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Fairy-Dust & Feminism: Why You're Going To Be Obsessed with Euphoria


We all remember how crazy we went for Skins back in the day, and how unforgettable character, Effy Stoneham inspired a whole generation of girls.


We were all deliberately ripping up fishnet tights, giving ourselves bed-heads and smearing smudged glitter liner into our water lines. Not the best look for me as an eleven-year-old, I will admit...


In our opinion, no other TV show has had such a specific effect on teenagers, until now.


Euphoria is the contemporary answer – following a similar bildungsroman between a group of high schoolers, it explores all the vices of angsty teenage life: coming to terms with adulthood, sexuality, drugs, identity, and everything in between.


With the series being produced by none other than Drake and Future, Labyrinth as composer, and starring lady of the moment, Zendaya, it promises to be the latest series we’re obsessed with from HBO (now that we’ve mourned the losses of Big Little Lies and Game of Thrones).

It’s already had an enormous reaction over in the States.


However, the reason you may already be familiar with the series is because of the makeup.


Euphoria looks all by MUA @donni.davy


It’s inspired a new look for Gen Z’s and Millenials - makeup that inspires your personality.


We live in a world where we debate for days on end whether a body foundation does more harm or more good. It’s more apparent than ever that the battle between feminism and the beauty industry continues to strive. We often wonder whether their duality can ever truly co-exist.


Ultimately, what Euphoria embodies to the world is how the younger generation is embracing the billion-dollar industry – it’s a means to accept your own identity and creativity.


And this creativity used is being embraced by everyone across the internet, recreating the look which makes you stand out like you, it screams into the void a generation that refuses to conform to a singular look.



Euphoria inspired looks on Instagram


The programme is almost portrayed at times as fever-dream, mixed with the archetypal characters and plots you would typically associate with any teen-drama programme, every character becomes a ramped up exaggerated version of themselves. Thus, why the makeup, by genius MUA Doniella Davy, is used as a stage direction, it gives the audience a glimpse of their story.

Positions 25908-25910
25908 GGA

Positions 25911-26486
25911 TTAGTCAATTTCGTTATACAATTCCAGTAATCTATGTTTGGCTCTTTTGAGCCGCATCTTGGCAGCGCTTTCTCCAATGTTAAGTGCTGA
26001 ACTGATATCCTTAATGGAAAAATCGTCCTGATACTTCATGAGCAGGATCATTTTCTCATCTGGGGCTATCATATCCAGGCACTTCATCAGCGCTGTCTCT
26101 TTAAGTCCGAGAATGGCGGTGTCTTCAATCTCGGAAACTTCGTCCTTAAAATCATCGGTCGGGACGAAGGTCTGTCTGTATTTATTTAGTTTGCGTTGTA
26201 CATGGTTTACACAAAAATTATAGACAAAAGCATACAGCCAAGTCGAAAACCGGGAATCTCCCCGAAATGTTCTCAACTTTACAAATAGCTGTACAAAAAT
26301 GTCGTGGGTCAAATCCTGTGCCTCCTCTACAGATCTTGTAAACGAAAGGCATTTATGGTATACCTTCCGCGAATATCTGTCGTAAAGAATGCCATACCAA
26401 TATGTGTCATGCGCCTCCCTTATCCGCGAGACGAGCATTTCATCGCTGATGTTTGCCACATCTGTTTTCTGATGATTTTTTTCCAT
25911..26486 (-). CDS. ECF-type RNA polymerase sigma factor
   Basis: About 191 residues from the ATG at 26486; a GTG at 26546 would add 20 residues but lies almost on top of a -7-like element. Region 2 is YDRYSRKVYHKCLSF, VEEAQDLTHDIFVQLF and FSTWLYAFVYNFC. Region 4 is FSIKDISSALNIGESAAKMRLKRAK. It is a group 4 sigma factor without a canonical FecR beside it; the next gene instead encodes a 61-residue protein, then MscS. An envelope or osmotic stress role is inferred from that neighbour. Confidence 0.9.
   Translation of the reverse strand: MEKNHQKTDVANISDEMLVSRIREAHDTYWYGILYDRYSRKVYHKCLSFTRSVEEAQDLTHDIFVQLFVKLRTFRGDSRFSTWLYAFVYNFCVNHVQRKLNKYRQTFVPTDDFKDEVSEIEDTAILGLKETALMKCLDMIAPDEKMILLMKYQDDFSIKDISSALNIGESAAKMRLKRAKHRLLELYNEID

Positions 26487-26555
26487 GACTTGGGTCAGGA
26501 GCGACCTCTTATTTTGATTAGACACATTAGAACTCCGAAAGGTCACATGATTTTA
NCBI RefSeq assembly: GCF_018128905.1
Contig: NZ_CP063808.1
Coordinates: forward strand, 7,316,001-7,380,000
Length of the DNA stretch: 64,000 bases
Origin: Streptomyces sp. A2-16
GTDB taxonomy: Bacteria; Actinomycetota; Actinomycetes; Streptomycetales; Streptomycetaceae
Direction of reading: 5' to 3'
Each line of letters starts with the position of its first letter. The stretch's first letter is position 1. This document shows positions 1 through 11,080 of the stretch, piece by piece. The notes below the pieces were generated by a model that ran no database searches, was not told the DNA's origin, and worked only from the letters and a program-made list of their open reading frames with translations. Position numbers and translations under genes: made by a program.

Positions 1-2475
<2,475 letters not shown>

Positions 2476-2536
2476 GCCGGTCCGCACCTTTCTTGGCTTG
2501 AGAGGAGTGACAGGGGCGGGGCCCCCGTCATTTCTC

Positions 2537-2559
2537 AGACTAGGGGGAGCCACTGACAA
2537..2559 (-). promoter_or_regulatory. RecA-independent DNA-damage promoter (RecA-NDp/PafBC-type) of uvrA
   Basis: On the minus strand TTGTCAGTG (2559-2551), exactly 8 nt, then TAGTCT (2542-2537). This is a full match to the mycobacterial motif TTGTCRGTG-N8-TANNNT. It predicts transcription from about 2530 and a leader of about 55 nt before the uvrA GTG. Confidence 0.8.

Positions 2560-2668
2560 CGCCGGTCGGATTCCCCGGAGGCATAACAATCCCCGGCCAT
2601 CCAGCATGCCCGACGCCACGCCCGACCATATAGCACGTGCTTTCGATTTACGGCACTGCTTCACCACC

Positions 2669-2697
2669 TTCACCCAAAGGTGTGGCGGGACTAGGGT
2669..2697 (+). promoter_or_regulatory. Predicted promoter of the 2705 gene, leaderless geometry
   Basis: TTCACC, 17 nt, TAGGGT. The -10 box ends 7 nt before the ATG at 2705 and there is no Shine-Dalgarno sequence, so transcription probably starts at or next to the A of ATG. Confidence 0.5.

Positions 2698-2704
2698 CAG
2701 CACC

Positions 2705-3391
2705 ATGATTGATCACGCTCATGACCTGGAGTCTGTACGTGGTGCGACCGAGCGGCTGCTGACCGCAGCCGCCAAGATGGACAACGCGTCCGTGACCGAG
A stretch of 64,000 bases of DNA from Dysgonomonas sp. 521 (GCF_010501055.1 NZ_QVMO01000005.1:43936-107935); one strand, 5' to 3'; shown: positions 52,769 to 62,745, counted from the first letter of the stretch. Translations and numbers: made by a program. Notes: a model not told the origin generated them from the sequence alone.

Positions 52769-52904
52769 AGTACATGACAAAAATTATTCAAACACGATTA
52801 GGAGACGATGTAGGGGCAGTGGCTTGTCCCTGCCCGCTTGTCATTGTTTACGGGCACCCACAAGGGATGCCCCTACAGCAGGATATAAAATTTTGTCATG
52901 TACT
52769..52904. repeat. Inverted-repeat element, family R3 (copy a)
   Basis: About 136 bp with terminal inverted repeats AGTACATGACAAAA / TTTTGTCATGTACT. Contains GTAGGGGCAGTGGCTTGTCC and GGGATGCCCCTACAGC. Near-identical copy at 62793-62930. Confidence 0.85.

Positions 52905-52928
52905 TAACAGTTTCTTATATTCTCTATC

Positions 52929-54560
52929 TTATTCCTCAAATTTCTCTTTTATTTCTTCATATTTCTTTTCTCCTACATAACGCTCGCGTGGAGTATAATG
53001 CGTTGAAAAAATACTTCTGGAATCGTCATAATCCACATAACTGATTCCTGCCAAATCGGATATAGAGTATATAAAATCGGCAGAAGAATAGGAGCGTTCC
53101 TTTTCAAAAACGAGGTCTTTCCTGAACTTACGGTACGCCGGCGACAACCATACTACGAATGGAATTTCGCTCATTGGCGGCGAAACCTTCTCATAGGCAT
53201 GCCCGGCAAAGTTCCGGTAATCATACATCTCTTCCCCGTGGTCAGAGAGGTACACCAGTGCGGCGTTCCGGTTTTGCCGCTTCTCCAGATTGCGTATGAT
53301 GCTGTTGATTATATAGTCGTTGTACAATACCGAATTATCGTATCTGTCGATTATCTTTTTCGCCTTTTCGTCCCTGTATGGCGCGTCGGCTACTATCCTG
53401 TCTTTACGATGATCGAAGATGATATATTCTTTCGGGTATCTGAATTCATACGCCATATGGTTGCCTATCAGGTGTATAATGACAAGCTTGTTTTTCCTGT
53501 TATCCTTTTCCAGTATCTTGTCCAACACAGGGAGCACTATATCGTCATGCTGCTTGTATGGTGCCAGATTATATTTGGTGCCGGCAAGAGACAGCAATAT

'"They're like miniature outfits in and of themselves,' Davy says. 'There’s multiple eyeshadows, shimmers, rhinestones, eyeliner, fake lashes, all the works'." – Davy to Refinery 29





Zendaya, who plays the protagonist, Rue Bennet (a 17-year-old recovering drug addict struggling to find her place in the world) uses glitter to her mirror her internalized battles and pain.

Often placed under her eyes, in tear like shapes, or to over-express her dark circles, it serves to both embrace her struggles and hide them behind the glitter.








Jules Vaughn, who's a new to town transgender woman, often plays with graphic liner and bright colours obscenely bright colours. It marks her movement through her teen years as trans, playing with the boundaries of gender. Her self-expression and uniqueness.








Maddy Perez cannot be missed as the archetypal 'Queen Bee' of the school. It's her look that people have been going mad for on the 'gram.

Yet, her makeup isn't used to be appealing, but as a statement of intent, stripped back when she feels down, sharpened liner to 'cut down haters', and bejewelled when she feels on top of the world. As Maddy is presented as the girl, who has her shit together with her matching lids and co-ords, it's juxtaposed by the chaos of high school..







Kat Hernandez (Barbie Ferreira) was once the shy, timid, body-conscious girl who was mocked for her size. However, after a sexual awakening, she's seen smearing neon green eyeshadow and bright red lipstick.

Makeup to her becomes a means to explore her sexuality and sensuality, as a young woman; alongside rocking her monobrow, her look is more of a f**k you to anyone who tells her she, as she is, isn't beautiful.






Cassie Howard, played by The Handmaid's Tale's Sydney Sweeney is the stereotypical objectively good-looking girl, looking to be loved more than anything, after past traumas with boys.

It's because of this her looks aim to be sexy and sultry, and show her deep-desire to be adored.









Check out what all the fuss is about. The second episode of Euphoria is out tonight on Sky Atlantic at 9pm, or available to binge watch now on NowTV.


Graphics by Sasha Green


#Euphoira, #Beauty, #Feminism, #Makeup, #eyemakekup, #Zendaya, #DoniellaDavy

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